• Mon, Dec 10 2012

I Don’t Care About Kate Middleton’s Pregnancy Because I Care About Freedom

My fellow Americans. As you almost definitely know if you read this site, Kate Middleton‘s celebrity pregnancy has been getting more media coverage than the presidential election, the global recession, and Miley Cyrus‘ sideboob combined. I’ve even written a few posts about it myself, because people click on them, and my survival is currently predicated on people clicking on the things I write. But I have a confession to make: I do not care about this particular celebrity pregnancy, or celebrity pregnancies in general. Shocking, I know. But if you love freedom, neither will you.

It’s not that I don’t like babies. I will admit to some anti-baby bias here, as I don’t think I want to have kids myself, and I also don’t get super excited over other people’s children, famous or not. I would much rather look at photos of baby animals than baby humans, and on the odd occasion someone hands me a baby, I look at them like I’m Dr. Faye Miller and I’ve just realized Don Draper and I are very, very wrong for each other. But I do get excited about the babies of people I like, because I’m happy when my friends are happy, and I’m also happy the people I enjoy are making new enjoyable people, because I’ve seen Idiocracy and I don’t want us to go there.

It’s not like I don’t love celebrity gossip, either. It’s one of my favorite past times to talk shit about celebrities like I know them. But it’s only fun when it’s juicy or scandalous, so unless that baby was conceived via an affair with Charlie Sheen, I don’t want to hear about it. Getting married and having a baby is probably the least juicy activity I can think of. Unless that kid is insanely good looking and well dressed, in which case I can ascribe grown-up intentions to it a la Suri’s BurnBook.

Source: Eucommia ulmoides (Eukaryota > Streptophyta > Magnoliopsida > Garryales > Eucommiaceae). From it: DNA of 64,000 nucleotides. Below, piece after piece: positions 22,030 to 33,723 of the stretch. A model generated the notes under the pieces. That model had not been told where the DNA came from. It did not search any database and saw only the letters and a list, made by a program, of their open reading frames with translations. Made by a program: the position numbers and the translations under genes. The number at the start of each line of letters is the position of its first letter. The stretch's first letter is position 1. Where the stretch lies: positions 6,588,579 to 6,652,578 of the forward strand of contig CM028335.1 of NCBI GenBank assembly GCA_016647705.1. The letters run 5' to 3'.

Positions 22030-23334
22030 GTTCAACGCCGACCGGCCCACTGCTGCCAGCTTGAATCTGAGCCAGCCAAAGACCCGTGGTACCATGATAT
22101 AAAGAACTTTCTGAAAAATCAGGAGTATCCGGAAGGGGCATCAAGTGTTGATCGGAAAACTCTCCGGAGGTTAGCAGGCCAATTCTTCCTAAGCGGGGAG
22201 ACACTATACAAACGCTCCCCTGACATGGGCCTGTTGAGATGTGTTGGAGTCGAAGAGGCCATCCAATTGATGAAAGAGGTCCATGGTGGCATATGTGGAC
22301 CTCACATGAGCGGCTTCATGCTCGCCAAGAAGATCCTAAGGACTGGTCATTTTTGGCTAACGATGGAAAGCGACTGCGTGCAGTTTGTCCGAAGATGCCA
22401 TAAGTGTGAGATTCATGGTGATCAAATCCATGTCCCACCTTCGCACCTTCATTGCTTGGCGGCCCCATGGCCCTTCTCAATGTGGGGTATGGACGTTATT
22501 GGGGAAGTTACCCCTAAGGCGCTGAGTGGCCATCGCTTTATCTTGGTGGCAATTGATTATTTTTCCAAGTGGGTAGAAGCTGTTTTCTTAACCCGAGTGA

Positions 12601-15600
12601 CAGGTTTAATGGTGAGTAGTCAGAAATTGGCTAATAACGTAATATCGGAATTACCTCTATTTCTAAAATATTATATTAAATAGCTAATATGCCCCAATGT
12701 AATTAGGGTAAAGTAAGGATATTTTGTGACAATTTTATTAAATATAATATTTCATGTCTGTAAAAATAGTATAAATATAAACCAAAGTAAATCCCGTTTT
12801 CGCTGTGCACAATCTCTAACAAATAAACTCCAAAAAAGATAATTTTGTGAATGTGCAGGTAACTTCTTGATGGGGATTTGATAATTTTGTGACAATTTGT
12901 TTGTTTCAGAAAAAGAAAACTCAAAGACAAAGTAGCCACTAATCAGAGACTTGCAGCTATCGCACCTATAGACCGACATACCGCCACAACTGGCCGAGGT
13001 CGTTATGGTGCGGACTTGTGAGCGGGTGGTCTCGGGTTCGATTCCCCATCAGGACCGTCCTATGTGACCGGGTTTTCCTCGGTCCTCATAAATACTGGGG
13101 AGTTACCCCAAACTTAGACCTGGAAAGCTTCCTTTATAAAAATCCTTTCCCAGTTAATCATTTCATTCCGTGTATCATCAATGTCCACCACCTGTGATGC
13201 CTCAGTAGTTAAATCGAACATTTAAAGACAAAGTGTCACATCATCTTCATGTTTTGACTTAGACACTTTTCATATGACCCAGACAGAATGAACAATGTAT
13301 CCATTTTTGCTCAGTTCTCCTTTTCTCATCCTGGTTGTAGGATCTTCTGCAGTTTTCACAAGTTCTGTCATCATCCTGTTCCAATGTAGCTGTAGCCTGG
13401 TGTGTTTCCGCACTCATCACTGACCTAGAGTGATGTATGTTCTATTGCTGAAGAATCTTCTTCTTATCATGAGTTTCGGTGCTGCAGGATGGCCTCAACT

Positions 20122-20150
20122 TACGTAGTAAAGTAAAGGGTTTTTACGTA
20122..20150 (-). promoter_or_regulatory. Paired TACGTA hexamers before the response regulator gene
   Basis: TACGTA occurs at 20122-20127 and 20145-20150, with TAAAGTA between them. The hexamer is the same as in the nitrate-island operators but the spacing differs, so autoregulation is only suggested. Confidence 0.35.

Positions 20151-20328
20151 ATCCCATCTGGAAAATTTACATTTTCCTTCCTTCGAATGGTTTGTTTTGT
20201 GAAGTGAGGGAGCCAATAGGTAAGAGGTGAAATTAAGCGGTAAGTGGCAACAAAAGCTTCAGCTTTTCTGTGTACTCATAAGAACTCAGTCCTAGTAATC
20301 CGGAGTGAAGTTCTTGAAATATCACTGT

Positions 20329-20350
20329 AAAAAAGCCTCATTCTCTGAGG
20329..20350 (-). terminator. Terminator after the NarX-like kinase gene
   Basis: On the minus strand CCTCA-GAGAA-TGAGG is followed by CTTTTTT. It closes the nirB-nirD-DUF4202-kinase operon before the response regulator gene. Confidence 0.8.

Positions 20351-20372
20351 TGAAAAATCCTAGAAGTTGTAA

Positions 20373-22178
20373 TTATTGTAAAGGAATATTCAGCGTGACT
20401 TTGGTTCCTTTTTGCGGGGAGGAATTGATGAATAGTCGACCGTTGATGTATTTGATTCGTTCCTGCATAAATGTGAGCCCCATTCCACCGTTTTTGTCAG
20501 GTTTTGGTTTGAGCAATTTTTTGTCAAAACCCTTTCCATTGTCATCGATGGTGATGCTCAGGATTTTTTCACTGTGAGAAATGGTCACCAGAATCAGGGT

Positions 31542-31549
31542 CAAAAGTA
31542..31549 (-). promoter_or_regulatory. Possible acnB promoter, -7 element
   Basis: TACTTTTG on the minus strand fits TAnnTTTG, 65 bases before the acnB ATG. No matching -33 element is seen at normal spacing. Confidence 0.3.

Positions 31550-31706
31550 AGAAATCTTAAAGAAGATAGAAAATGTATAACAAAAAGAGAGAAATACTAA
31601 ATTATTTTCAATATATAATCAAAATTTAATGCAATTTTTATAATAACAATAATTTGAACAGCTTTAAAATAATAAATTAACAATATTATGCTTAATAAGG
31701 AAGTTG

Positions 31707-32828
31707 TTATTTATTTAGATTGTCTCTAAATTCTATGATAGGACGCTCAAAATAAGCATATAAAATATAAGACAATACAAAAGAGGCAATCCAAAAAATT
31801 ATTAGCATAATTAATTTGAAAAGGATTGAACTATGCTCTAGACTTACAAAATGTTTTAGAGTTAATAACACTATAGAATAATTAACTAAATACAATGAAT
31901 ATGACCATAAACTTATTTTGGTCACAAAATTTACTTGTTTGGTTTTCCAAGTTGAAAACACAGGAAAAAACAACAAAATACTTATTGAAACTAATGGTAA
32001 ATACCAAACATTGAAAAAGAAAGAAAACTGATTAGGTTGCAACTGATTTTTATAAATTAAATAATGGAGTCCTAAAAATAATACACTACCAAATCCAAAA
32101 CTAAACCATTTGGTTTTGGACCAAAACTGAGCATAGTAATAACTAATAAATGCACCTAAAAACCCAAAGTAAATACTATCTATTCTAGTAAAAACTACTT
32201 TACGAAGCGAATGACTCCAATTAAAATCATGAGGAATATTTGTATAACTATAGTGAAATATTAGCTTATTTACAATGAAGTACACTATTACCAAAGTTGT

But I reserve a special kind of not caring for the fetus currently wreaking havoc on Kate Middleton’s innards. And that reason is not related to my distaste for reproduction or boring celebrity gossip. It’s related to what so many good men fought and died for in the American Revolution: FREEDOM.

I ask of you, what is the purpose of British royalty marrying comely young women and impregnating them with heirs? To perpetuate the aristocracy, of course. Didn’t we discard that idea many years ago when our founding fathers signed the Declaration of Independence? Why, then, are “we” so obsessed with the ways in which the defeated redcoats persist in acting out their medieval modes of succession?

Maybe it’s because the American experiment has failed. This was supposed to be a land of opportunity, but time and again, we’ve seen that liberal capitalism does nothing but consolidate money and power in the hands of those few elites who, by hook or by crook, manage to gain control of the means of production and enslave the country’s citizenry on threat of starvation. At least the Hobbesian monarchy was open about its facism and came with beautiful churches and jaunty hats.

Hence, I posit that our obsession with the British aristocracy is nothing but a cynical nostalgia for the equally wrongheaded but much less hypocritical system from whence this great idea for a nation was birthed. I don’t care about Kate Middleton’s pregnancy because I’m still looking forward. Forward to someday taking those nuggets of beauty contained in the US Constitution and the Bill of Rights and incorporating them into something even better. Forward to a new world order in which all men are truly created equal. Forward to a classless society. A las barricadas!

Photo: WENN

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  • Lemona

    Thank you! I’ve been saying much the same thing about American obsession with British “royalty” for years –I don’t believe there is such a thing as a prince or princess. No one is actually “royal” and above the rest of society by virtue of birthright –that’s what we all believe as Americans, right? So why would we care about people who are pretending to be something that we don’t think is real?

    • Camilla Bech

      You have royals in America. They are called celebrities.

    • jamiepeck

      Another example of how the american experiment has failed!

  • kj

    This was supposed to be a land of opportunity, but time and again, we’ve
    seen that liberal capitalism does nothing but consolidate money and
    power in the hands of those few elites who, by hook or by crook, manage
    to gain control of the means of production and enslave the country’s
    citizenry on threat of starvation.

    What a great line!

    Personally, I’m less offended by admiration of Kate Middleton than admiring, say, Kim Kardashian and people who aspire to make themselves seen as “royalty.” On the one hand, they want it to seem like they are seriously business people that made it on their own, and on the other, they run around like they are better than everyone else, undermining the very values that (in theory) built the nation that got them there…..

    At least royalty is royalty and there is no pretension to it.